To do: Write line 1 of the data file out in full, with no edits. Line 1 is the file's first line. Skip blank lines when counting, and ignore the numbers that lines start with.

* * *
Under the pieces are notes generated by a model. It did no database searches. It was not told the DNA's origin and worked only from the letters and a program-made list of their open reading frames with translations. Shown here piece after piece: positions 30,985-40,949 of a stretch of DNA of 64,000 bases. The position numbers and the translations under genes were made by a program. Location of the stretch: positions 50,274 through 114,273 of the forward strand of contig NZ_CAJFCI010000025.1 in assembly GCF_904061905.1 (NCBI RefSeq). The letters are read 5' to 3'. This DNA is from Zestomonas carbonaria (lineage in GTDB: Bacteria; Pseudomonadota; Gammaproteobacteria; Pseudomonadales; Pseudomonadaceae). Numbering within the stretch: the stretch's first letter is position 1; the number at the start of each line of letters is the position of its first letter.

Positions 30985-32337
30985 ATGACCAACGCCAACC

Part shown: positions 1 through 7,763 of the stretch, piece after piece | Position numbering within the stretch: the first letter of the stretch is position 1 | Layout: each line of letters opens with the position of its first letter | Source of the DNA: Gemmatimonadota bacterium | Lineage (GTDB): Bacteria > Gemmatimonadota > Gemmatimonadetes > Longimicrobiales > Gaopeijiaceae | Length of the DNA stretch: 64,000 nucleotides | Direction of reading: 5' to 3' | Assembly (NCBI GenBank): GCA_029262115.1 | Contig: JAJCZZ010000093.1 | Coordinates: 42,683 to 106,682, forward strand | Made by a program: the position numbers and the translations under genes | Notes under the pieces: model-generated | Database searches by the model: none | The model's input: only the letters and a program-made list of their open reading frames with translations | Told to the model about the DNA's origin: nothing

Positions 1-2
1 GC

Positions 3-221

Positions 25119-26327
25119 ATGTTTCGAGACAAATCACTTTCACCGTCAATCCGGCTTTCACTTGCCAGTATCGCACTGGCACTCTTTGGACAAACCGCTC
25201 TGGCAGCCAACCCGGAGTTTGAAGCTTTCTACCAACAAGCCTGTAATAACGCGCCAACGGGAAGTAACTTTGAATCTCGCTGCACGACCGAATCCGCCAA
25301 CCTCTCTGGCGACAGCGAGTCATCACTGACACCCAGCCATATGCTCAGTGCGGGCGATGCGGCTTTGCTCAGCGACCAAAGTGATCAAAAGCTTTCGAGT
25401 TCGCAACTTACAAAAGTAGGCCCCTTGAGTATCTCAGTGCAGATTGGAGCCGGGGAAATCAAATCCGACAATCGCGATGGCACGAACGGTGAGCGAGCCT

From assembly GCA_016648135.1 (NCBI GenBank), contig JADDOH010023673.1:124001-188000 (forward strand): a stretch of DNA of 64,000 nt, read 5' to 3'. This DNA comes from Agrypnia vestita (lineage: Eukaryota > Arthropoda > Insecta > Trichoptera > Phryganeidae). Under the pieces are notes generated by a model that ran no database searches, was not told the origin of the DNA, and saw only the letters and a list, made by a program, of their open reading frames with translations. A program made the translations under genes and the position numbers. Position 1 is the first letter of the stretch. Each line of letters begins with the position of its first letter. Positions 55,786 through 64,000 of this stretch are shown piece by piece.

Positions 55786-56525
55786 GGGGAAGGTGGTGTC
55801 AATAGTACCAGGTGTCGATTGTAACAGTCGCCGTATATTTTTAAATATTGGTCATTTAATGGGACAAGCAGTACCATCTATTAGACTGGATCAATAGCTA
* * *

Under the pieces are notes generated by a model. It did no database searches. It was not told the DNA's origin and worked only from the letters and a program-made list of their open reading frames with translations. Shown here piece after piece: positions 30,985-40,949 of a stretch of DNA of 64,000 bases. The position numbers and the translations under genes were made by a program. Location of the stretch: positions 50,274 through 114,273 of the forward strand of contig NZ_CAJFCI010000025.1 in assembly GCF_904061905.1 (NCBI RefSeq). The letters are read 5' to 3'. This DNA is from Zestomonas carbonaria (lineage in GTDB: Bacteria; Pseudomonadota; Gammaproteobacteria; Pseudomonadales; Pseudomonadaceae). Numbering within the stretch: the stretch's first letter is position 1; the number at the start of each line of letters is the position of its first letter.